Friday, May 17, 2013

Tiare Delivery

Harvey and Sherry Lynn bought their parents 1999 Hunter 38.  French Vanilla is for sail!

Thursday night we drove to the boat in Belleville and slept overnight on the boat. 
Harvey, Yvan, and Me.  Sherry Lynn drove back home.

We got off the dock at 7:30am and got through the Murray Canal at 9:30am.

We did do some motor sailing and the light winds were close hauled.  Found a problem with the top of the furling main sail.  Had to drop the sail on the deck.  Turns out the webbing at the top of the sail had twisted the furling track.  Was an easy fix.

Once out in to Lake Ontario, 3-4 knots of wind RIGHT ON THE NOSE.  Didn't even bother with the sails.

Arrived 3pm, F dock (north side of the harbour)

Trip Odometer: 46.8 miles
Moving Average: 6.3 knots
Moving Time: 07:23:00

Google Earth track: https://dl.dropboxusercontent.com/u/12535935/Still%20Time/2013/20130517.kmz

Wednesday, May 15, 2013

C22 Whitby First Race

Raced home from work and got the shrouds tensioned up. 
Put all the tubes to hide the turnbuckles on.

Wind was howling 20+ constant with gusts in the 30s from the WNW.

Took the time to rig the main with a double reef and the storm jib.
Wade helped me finish tightening down the bolts on the port jib track.

2HP motor pushed us no problem to the race course. 
Course was 3Medium (3-5-7-3-7-9).

UPDATE: Since I was in Holland for the presentation on the updated sailing instructions (SIs), I missed the fact that they changed the courses for this year.  Looking at the 2013 SIs, we actually sailed a 3 Long!!!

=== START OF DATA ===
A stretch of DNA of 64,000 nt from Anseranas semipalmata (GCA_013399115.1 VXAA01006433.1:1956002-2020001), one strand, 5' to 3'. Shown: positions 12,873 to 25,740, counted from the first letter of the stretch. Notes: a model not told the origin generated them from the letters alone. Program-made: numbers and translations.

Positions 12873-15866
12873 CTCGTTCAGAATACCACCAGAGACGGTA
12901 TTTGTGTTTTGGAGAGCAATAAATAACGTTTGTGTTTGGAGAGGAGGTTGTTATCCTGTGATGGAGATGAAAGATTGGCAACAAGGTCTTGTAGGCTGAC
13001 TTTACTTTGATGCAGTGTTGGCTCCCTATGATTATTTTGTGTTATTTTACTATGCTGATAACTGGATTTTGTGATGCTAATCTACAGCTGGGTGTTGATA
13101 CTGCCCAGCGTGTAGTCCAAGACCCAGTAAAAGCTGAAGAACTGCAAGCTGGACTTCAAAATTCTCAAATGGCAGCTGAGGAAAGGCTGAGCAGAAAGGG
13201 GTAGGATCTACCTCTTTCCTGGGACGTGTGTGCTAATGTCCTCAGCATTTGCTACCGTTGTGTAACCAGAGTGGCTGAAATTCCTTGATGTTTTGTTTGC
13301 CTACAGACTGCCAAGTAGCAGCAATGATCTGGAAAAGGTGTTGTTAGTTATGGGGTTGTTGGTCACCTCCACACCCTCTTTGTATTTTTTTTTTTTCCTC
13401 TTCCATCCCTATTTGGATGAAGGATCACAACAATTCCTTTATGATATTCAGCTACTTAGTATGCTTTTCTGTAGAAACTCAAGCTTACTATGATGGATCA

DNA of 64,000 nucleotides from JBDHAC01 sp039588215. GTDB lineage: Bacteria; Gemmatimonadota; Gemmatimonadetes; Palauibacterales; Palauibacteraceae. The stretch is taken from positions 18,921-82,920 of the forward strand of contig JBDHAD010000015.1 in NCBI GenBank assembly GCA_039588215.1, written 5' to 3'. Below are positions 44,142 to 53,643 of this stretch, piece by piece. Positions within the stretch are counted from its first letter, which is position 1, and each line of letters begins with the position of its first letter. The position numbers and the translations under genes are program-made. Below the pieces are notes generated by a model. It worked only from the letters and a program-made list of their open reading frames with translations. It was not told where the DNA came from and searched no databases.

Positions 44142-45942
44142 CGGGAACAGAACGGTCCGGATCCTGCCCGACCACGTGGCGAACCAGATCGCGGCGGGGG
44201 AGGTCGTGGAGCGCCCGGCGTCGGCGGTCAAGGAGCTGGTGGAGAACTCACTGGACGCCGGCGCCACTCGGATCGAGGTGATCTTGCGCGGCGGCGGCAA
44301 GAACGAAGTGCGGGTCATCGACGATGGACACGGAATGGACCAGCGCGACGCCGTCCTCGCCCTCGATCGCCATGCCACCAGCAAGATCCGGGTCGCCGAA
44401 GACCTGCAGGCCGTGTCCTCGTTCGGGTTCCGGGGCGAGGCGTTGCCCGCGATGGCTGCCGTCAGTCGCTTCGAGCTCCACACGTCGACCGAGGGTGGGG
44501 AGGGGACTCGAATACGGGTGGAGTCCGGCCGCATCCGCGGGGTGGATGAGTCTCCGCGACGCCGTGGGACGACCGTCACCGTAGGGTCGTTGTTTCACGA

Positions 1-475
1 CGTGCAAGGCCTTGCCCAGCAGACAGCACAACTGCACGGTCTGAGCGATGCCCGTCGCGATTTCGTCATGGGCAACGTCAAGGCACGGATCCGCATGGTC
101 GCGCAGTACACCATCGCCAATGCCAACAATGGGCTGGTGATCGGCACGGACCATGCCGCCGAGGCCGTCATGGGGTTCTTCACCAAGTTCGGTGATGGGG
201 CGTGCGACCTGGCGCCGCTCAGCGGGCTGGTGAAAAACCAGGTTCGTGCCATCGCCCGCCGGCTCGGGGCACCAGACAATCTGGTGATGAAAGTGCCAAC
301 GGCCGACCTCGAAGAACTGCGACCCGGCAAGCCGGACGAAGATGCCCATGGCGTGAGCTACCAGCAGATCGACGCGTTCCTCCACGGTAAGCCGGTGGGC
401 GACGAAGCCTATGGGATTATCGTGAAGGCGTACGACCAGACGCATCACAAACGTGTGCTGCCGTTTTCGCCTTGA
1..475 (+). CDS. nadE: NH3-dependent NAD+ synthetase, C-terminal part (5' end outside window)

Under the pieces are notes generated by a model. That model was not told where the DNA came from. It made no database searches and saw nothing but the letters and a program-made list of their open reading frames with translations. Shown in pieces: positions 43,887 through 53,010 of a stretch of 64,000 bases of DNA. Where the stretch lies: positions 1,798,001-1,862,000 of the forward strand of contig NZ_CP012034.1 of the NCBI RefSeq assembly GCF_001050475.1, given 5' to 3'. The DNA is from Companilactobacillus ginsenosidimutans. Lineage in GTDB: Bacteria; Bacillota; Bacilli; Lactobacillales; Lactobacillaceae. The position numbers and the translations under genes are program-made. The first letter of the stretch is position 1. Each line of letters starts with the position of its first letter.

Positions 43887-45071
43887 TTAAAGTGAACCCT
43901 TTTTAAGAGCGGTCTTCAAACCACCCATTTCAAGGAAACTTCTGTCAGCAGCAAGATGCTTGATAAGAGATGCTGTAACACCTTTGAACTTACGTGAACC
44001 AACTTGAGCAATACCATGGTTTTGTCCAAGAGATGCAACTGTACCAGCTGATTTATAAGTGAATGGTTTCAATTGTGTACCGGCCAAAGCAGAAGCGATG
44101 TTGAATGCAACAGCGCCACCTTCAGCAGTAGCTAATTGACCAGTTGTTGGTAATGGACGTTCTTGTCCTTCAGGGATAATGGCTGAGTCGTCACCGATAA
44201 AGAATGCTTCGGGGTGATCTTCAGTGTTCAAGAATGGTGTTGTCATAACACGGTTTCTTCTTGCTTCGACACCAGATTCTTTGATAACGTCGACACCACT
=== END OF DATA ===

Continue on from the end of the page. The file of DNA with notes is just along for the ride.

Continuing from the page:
3M is 3-5-7-9-7-9
3L is 3-5-7-3-7-9
Oh well it didn't matter in the end!

We were overpowered during the puffs, but PERFECT amount of sail.
Winds started dying on the 2nd last leg.  We dropped storm jib in favour of the light #1 and shook out the reefs for a full main.  Kept the boat moving close to 6 knots the entire time.

The new deck organizers and cabintop winches made a world of a difference.  For the first time I was able to tension the luff off the headsail, especially after a sail change.  Shaking the reef out was also much easier.

We were one of the last boats out there, but got the gun to take line honour in our division.

Poor boat was nuked.
2" of water on the cabin floor.
John's stuff got soaked; we were taking waves over the cabintop, and water was leaking between the poptop and the cabin.

Awesome sailing; sore, tired, and satisfied.

Trip Odometer: 16.40
Moving Average: 5.8 knots (WOW)
Moving Time: 02:50:00

Google Earth Track: https://dl.dropboxusercontent.com/u/12535935/Still%20Time/2013/20130515.kmz

Tuesday, May 14, 2013

Sumac Shake Down

Peter, John, and I went out on Sumac (Viking 33 who has won the club championship for past two years).

Winds were 10-12 knots from the SE, PERFECT for tuning the rig.  We went out with a full main and #3 with John on the helm.  Went about 2 miles south into the lake, then tacked towards Oshawa.  On the downwind to Whitby, we doused the jib and hoisted a spinnaker.  We kept our boat speed close to 6 knots the entire time.